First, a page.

Leading Age Services Australia is among industry peaks and aged care providers voicing disappointment this morning that there is very little in the Federal Budget for an increasingly beleaguered workforce.
“It delivers some things for aged care, but it doesn’t deal with the structural deficiencies identified by the royal commission – which is wages and viability of services,” LASA CEO Sean Rooney told Australian Ageing Agenda.
Whilst acknowledging the Budget contains some “useful things” – such as the $345.7 million to embed pharmacists in aged care homes and the $49.5 million workforce training package – Mr Rooney said: “At the end of the day, we’re nearly 12 months on from the Government’s response to the royal commission’s final report and the things that really matter, that need to be prioritised, still haven’t been addressed.”
In a statement, Anglicare Australia agreed that the Budget fails to deliver key recommendations from the royal commission – namely a wage hike for workers.
“People working in our sector are struggling to afford childcare, groceries and rent. Many are being priced out of their own communities. Instead of a one-off retention payment, we need real reform,” said Anglicare Australia executive director Kasy Chambers.
Ms Chambers’ comment was directed at the much-maligned workforce bonus offered to aged care staff by the Government earlier this year.
Anglicare Australia also reiterated its commitment to push for a minimum wage increase for sector staff. “We will keep working with the Government beyond this budget. It is not too late to make sure we have a strong workforce, and quality care – and that Australians get the care they deserve,” Ms Chambers said.
In its Budget reply, the Australian Aged Care Collaboration said the Budget confirmed “the inadequacy” of the Government’s response to the royal commission. “There is nothing in this budget to improve aged care wages,” read the statement. “The royal commission’s workforce recommendations are the key area of unfinished business – and the Government has left it that way.”
The AACC added that staff “should be getting the pay they deserve”, especially as aged care workers “have gone above and beyond” through two years of a pandemic.
Annie Butler – federal secretary of the Australian Nurses and Midwifery Federation – said in a statement: “Government cannot ignore the plight of nursing home residents, nurses and care workers, by failing to implement the royal commission’s key recommendations – safe minimum staffing levels, increased wages for aged care workers and genuine accountability for taxpayers’ money.”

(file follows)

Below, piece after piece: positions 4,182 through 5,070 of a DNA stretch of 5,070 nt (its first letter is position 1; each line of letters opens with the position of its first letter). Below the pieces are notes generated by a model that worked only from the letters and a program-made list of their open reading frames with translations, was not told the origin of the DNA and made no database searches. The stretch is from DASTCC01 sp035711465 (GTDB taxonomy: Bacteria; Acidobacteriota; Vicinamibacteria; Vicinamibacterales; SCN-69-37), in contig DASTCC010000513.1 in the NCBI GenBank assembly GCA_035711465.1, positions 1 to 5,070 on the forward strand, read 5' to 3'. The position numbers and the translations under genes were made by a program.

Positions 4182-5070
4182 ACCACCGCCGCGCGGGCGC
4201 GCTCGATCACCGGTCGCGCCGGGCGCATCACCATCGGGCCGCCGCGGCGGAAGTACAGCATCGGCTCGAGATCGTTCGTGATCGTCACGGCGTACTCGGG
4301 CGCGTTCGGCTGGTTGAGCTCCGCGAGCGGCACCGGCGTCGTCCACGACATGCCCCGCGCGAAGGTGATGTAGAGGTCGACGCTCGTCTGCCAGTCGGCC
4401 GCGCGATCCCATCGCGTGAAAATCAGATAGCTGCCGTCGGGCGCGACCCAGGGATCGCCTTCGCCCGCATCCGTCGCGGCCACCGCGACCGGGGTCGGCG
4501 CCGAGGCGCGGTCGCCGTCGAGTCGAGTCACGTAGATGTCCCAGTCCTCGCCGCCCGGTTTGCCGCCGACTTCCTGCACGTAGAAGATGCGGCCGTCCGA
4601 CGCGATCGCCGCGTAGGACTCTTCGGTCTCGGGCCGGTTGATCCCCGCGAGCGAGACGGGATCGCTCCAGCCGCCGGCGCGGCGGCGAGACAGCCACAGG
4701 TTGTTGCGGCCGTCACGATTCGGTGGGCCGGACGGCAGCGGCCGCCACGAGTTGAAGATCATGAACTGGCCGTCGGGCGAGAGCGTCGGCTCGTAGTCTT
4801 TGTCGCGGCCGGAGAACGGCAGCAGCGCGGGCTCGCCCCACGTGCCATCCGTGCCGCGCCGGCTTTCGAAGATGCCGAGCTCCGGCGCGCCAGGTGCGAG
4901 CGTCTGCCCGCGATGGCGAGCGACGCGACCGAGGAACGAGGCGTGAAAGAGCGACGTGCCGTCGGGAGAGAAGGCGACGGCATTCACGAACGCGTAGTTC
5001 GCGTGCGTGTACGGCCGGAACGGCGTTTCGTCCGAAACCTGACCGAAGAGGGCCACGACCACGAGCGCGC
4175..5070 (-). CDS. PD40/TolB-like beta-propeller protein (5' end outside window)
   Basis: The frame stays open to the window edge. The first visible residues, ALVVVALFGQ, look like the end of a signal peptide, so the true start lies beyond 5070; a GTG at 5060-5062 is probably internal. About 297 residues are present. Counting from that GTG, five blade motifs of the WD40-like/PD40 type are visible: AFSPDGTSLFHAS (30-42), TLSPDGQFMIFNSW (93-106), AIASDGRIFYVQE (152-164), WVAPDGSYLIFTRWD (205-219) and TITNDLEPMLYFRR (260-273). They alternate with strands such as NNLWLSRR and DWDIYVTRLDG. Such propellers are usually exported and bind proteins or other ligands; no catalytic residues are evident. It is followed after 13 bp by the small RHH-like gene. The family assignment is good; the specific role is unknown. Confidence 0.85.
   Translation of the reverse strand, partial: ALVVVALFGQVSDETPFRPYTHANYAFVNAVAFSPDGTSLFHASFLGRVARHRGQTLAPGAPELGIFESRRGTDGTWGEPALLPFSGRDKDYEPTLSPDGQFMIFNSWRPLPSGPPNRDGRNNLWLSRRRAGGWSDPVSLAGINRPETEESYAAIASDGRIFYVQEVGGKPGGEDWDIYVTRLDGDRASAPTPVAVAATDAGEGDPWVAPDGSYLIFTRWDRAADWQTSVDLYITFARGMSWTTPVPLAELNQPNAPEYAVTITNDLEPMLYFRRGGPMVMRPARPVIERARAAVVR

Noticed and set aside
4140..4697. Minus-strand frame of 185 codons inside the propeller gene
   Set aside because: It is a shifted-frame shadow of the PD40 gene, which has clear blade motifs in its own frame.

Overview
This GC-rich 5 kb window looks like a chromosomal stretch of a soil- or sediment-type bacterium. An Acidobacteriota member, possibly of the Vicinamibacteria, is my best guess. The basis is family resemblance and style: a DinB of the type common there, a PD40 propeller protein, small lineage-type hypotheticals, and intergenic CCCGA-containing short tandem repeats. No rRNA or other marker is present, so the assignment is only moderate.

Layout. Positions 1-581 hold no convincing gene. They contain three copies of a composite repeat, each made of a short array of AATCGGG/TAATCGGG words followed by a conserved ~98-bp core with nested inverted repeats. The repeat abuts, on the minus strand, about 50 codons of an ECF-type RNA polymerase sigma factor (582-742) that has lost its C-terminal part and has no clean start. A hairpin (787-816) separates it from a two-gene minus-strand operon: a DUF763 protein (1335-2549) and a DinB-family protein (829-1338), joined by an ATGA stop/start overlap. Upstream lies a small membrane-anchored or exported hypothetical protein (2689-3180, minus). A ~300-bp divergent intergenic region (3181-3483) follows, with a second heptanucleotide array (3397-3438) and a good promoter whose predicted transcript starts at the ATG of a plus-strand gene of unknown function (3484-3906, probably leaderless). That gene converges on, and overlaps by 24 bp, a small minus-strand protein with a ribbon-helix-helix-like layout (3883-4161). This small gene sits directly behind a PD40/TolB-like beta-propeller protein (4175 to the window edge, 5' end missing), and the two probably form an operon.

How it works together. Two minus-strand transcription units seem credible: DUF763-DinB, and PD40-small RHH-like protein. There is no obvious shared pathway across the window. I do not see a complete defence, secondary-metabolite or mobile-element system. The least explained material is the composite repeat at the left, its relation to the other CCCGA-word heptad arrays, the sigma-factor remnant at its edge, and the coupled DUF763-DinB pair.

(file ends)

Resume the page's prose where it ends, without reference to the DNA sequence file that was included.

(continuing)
Ms Butler continued: “We ask Mr Morrison, how many preventable deaths do there need to be and how many dedicated nurses or aged care workers need to be driven from their jobs before he finally fixes chronic staffing shortages, causing so much pain and suffering in the country’s nursing homes?”
BaptistCare was quick to post its own response on Twitter last night: “Disappointed there is nothing in the Federal Budget 2022-23 to address the #agedcare workforce issues,” it read. “It will leave our dedicated workers on the edge of poverty and many older Australians without the services they need.”
Meanwhile, CEO of Aged & Community Services Australia Paul Sadler described the Government’s failure to deliver a workforce wage increase in one word: “unconscionable”.
Post-Budget, Mr Rooney told AAA that all eyes were now on the upcoming federal election. “We need the major parliamentary parties to take the politics out of aged care and focus on the people,” he said. “That means that the people on the frontline are resourced and able to deliver the care that older Australians need and deserve.”
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